Am I looking for confirmation, or am I looking for discovery?

I have focused on Google because they are the most used search engine but this works the same with all search engines. Are we overwhelmed with so much information that we become lazy and rely on technology to do the work for us. If you want to get in shape, but you are not the one working out, you will never benefit from the results. This is just as true as it relates to search engines. If you don’t put in the work, you won’t like the results. I would go even further to say, that is you don’t put in the work and you do like the results, you either already knew the answer or you don’t care about the answer and only wanted to confirm your own thinking.

When we take this in consideration to designing and building content strategies, we have to be aware of the bias that exist in us and everyone else. This is not a bad thing, everyone has bias and their own way of thinking, but we have to be intentional about our expectations of the outcome. Here are a few questions I ask that help me deal with these challenges when searching for information:

  1. What is my goal? To search for information or to challenge my thought process?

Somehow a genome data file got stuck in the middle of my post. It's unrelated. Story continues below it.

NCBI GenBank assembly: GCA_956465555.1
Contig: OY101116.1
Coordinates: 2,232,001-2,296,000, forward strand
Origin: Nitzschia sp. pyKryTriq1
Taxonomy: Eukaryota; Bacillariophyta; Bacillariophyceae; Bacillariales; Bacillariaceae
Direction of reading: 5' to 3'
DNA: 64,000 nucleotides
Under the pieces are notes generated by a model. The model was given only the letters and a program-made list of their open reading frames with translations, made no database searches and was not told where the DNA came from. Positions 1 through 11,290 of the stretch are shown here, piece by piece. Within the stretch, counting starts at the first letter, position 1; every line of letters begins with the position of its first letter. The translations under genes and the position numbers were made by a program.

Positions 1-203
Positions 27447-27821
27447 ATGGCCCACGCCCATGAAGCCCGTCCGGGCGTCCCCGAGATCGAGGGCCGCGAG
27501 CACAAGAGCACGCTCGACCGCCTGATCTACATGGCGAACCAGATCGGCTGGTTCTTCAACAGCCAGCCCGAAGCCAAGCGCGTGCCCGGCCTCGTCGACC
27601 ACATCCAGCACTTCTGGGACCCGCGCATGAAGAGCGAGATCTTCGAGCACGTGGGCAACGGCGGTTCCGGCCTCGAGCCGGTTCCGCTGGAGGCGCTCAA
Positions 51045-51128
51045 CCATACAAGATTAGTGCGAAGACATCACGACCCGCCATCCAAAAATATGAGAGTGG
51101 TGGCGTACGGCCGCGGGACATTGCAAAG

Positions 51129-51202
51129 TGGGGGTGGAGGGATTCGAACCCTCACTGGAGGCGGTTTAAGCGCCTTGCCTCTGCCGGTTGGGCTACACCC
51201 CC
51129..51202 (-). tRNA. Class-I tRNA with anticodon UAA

2. If contradictions are found, am I willing to consider or accept them?
  3. Regardless of my findings, will new information change my view?
  4. Does the information I am obtaining come from a trusted source or does it hold bias?
  5. Am I asking the right questions the right way?

Ask 100 people to research coffee online and most of them will have different questions they type into the search bar. What is the world’s best coffee? How is coffee grown? Where does the best coffee come from? Coffee vs. Tea? Is Starbucks Coffee? etc. Whether you know it or not, your questions have just as much bias as the answers they generate. Again, that is not a bad thing, but we can use this knowledge to acquire better answers.

Maybe we are using the wrong search engine, but maybe we are asking the wrong questions. Information and misinformation is all around us. My wife and I were walking at the mall one day and a man came up to us and asked us where a steak house was. I immediately said it was a few miles away. The man thanked me and went on his way. A few moments earlier, my wife said, ” I think that steak house is around the corner, not miles away”. And she was right. I had gotten the names mixed up and gave the man wrong information. If the man would have maybe asked, “is there a steak house close by”, I would have probably guided him in the right direction. The way the man asked the question, and the way I answered, was based on completely different data calculations from what our brains were processing. Bias had nothing to do with this interaction, but it shows how the principle is the same with just regular inputs and outputs of information our brains process.

We can find these types of encounters in everything we do and how we interact with information, people, and ourselves. We may be using the right search engine; maybe not; or may we are not be using it the right way. Either way, the challenge is not in finding the answers, it is in understanding how you got them.